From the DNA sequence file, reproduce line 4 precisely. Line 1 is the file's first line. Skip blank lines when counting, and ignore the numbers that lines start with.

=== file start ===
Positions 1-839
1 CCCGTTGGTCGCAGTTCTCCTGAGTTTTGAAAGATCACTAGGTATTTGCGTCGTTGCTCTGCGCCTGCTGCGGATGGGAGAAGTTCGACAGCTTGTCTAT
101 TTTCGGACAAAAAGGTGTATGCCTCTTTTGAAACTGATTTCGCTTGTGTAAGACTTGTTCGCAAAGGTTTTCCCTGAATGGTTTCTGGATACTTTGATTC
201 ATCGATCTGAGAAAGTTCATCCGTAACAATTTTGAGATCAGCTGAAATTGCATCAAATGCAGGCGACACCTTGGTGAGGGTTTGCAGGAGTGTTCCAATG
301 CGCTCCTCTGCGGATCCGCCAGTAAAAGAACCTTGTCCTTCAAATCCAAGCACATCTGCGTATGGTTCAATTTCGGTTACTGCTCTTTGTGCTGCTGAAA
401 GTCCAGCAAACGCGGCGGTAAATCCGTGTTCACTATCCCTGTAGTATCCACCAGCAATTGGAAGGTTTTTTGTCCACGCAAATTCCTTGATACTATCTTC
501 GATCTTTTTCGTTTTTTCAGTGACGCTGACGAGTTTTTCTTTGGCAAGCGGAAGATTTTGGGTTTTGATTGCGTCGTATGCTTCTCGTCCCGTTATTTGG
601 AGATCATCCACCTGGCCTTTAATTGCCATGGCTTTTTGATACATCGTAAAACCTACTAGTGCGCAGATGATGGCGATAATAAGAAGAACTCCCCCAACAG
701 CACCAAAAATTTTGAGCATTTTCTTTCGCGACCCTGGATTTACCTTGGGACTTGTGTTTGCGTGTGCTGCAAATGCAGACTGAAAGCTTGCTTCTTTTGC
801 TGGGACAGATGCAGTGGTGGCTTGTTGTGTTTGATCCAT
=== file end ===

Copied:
201 ATCGATCTGAGAAAGTTCATCCGTAACAATTTTGAGATCAGCTGAAATTGCATCAAATGCAGGCGACACCTTGGTGAGGGTTTGCAGGAGTGTTCCAATG